`Sally MacLennane´- The Pogues
(We walked him to the station in the rain,
We kissed him as we put him on the train,
And we sang him a song of times long gone,
Though we knew that we'd be seeing him again.
Sad to say I must be on my way,
So buy me beer and whiskey cause I'm going far away,
I'd like to think of me returning when I can,
To the greatest little boozer and to Sally MacLennane.)
I had planned to ride the train up to Amsterdam just after lunch but instead stayed in bed in Brussels a little longer trying to recuperate and went early evening instead. I checked into my hotel just off Dam Square and joined Neil, Laura, Andyman, Niki and Russ in a small bar around the corner just about in time for the night's big sporting attraction. This attraction was, of course, the Olympian challenge to see who could flip the biggest pile of beermats from the table edge and catch them all. We had literally hundreds of these things on our table by the end, including new packs to open that the bar staff were handing us. I'm proud to say that my shaky state did not prevent me from registering a mighty best of thirty whilst the mere mortals could do no better than twenty. Oh, and Turkey continued their surprise progress in the European Championships with a surreal win over Croatia on penalties.
Vicky and her friend Stijn joined us around the end of both contests and we went on a tour of Amsterdam's seedier districts before finally settling on a coffee shop that Niki was so desperately craving for. It was nothing stronger than Chocomelk all night for me though and we headed back to our different hotels by 1am.
The next day we followed a flyer to "Waterworld" where we could apparently hire motorboats to ride around canals just ten minutes bus ride from the city centre. This proved to be twenty minutes on the bus which dropped us in the middle of nowhere. We then followed the modest sign posting further into nowhere until we found the little building that was Waterworld. After all this, the first question they asked us was "Have you booked?" The answer was "No", which meant five of us could squeeze into the one available boat with a motor whilst Niki, Neil & Laura volunteered to row what looked like a tin bath.
Both boats went at about walking pace as we followed the route through the rural canals for about an hour. Possibly it would have taken a lot less if we had been more proficient at keeping either boat in a straight line rather than bouncing from bank to bank via other moored boats and each other as we often did. Hours of fun (quite literally - I kept this up throughout the two hours in the boat) could be had for me by rocking the boat from side to side as much as possible so I could enjoy a wonderful view of Russ frantically grabbing hold of his seat and the side of the boat for dear life as he cried out "AARRGH!! AAAARRRGGGH!". If there is a funnier sight in the world, then I have yet to see it!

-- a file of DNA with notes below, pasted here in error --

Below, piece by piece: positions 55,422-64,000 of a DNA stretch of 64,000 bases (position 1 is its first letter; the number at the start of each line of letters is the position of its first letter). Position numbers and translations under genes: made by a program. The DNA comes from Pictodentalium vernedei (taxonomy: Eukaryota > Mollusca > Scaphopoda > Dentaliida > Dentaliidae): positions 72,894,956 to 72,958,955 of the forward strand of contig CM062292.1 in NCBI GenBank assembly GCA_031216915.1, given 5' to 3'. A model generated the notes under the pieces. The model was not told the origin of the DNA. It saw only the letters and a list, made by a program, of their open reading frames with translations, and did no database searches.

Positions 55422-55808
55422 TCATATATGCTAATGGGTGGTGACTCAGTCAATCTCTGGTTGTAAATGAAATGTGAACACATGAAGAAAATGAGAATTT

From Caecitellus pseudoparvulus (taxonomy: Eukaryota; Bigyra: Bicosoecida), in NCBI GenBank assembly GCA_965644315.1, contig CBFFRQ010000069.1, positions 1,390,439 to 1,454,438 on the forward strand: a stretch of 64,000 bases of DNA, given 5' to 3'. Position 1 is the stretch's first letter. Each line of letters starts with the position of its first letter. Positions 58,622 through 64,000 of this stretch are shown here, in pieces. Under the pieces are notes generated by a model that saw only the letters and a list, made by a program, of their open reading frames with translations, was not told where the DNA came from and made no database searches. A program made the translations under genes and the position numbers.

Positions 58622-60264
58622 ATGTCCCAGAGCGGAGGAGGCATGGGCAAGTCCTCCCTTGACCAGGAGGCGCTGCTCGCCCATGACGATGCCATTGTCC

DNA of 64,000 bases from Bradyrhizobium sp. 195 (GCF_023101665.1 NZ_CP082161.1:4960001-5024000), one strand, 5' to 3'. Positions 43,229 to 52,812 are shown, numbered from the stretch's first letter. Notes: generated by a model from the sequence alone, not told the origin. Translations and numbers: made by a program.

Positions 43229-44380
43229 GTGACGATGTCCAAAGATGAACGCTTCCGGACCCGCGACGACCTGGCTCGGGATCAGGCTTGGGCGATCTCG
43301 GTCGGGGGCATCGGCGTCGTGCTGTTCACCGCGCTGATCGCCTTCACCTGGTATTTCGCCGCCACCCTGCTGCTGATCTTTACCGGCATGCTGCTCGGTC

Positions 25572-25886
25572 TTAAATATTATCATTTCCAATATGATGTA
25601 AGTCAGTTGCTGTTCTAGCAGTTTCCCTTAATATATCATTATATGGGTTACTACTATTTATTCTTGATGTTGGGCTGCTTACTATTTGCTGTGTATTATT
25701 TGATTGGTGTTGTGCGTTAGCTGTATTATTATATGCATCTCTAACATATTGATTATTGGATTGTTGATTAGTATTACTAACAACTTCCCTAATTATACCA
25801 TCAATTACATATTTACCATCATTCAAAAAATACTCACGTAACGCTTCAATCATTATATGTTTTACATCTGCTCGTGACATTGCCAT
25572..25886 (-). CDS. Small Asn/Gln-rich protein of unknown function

After an hour we stopped for some cracking food and drink at the tea cottage for an hour before retracing our steps to Waterwold.
In the evening we found a prime spot in a bar jam-packed with Dutch fans ready to watch their quarter-final against Russia. As we were about the only people in the bar not decked out in orange, someone even asked us at one point if we were Russian. It was a cracking game all the better for the atmosphere of where we were watching it. The roar when they got their late equaliser to force extra time was very impressive although ultimately in vain as they were deservedly beaten 3-1. From my point of view, this means I will get to be in Moscow when they play their semi-final later in the week. The Dutch fans were generally as boisterously noisy as the English would be in the same circumstances. The difference was that they took it on the chin when the game was over rather than the usual broken glasses and petty squables that usually accompany English defeats in big games.
After that it was into another bar for another couple of drinks as we filtered off to bed one by one. Niki did manage to convince the Belgians to go clubbing though and they apparently didn't find bed until around 5 or 6am.
Sunday was a trip to a museum showing a display of photographs from the city circa 1960 followed by shopping for snacks for the 38-hour train ride to Moscow. We had a final meal together before heading to the station. There was a brief heart-in-the-mouth moment when we couldn't find my train on any of the departure boards but it turned out that the time had been put back 13 minutes since I bought the ticket. Getting on the train when it finally arrived on the platform was the first scary moment thus far and after an interminable wait it finally slid out of the station bang on time. Everything in the trip to this point was with friends in familiar places. The parade lap, as it were. Now the lights on the real race had turned green...